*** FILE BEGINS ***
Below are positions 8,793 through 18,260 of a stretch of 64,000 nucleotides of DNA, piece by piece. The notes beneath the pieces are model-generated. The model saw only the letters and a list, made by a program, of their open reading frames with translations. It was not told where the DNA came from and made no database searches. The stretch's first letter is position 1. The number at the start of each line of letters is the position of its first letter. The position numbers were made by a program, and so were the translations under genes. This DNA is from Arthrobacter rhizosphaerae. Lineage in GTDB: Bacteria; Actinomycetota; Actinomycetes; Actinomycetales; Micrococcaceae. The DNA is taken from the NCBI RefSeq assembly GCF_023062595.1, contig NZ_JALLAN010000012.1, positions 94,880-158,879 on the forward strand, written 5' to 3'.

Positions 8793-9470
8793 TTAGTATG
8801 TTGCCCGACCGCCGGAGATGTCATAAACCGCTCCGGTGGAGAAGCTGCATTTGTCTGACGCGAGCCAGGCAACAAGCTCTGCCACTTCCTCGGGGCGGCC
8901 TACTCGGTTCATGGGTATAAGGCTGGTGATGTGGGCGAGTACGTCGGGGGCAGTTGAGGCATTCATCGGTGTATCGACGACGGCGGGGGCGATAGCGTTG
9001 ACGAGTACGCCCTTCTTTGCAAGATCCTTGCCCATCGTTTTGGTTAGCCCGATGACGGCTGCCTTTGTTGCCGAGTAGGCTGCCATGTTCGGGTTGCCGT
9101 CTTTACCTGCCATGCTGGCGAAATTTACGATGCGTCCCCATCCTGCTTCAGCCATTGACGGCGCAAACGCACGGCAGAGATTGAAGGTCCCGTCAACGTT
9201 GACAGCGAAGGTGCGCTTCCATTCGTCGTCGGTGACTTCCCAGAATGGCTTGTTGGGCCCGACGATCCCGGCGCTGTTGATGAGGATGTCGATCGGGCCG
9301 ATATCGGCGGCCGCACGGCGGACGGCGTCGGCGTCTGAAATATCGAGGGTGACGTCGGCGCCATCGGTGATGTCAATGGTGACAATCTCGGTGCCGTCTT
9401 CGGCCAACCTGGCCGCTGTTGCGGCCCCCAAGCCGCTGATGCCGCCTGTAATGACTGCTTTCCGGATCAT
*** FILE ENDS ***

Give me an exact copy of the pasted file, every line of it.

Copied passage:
Below are positions 8,793 through 18,260 of a stretch of 64,000 nucleotides of DNA, piece by piece. The notes beneath the pieces are model-generated. The model saw only the letters and a list, made by a program, of their open reading frames with translations. It was not told where the DNA came from and made no database searches. The stretch's first letter is position 1. The number at the start of each line of letters is the position of its first letter. The position numbers were made by a program, and so were the translations under genes. This DNA is from Arthrobacter rhizosphaerae. Lineage in GTDB: Bacteria; Actinomycetota; Actinomycetes; Actinomycetales; Micrococcaceae. The DNA is taken from the NCBI RefSeq assembly GCF_023062595.1, contig NZ_JALLAN010000012.1, positions 94,880-158,879 on the forward strand, written 5' to 3'.

Positions 8793-9470
8793 TTAGTATG
8801 TTGCCCGACCGCCGGAGATGTCATAAACCGCTCCGGTGGAGAAGCTGCATTTGTCTGACGCGAGCCAGGCAACAAGCTCTGCCACTTCCTCGGGGCGGCC
8901 TACTCGGTTCATGGGTATAAGGCTGGTGATGTGGGCGAGTACGTCGGGGGCAGTTGAGGCATTCATCGGTGTATCGACGACGGCGGGGGCGATAGCGTTG
9001 ACGAGTACGCCCTTCTTTGCAAGATCCTTGCCCATCGTTTTGGTTAGCCCGATGACGGCTGCCTTTGTTGCCGAGTAGGCTGCCATGTTCGGGTTGCCGT
9101 CTTTACCTGCCATGCTGGCGAAATTTACGATGCGTCCCCATCCTGCTTCAGCCATTGACGGCGCAAACGCACGGCAGAGATTGAAGGTCCCGTCAACGTT
9201 GACAGCGAAGGTGCGCTTCCATTCGTCGTCGGTGACTTCCCAGAATGGCTTGTTGGGCCCGACGATCCCGGCGCTGTTGATGAGGATGTCGATCGGGCCG
9301 ATATCGGCGGCCGCACGGCGGACGGCGTCGGCGTCTGAAATATCGAGGGTGACGTCGGCGCCATCGGTGATGTCAATGGTGACAATCTCGGTGCCGTCTT
9401 CGGCCAACCTGGCCGCTGTTGCGGCCCCCAAGCCGCTGATGCCGCCTGTAATGACTGCTTTCCGGATCAT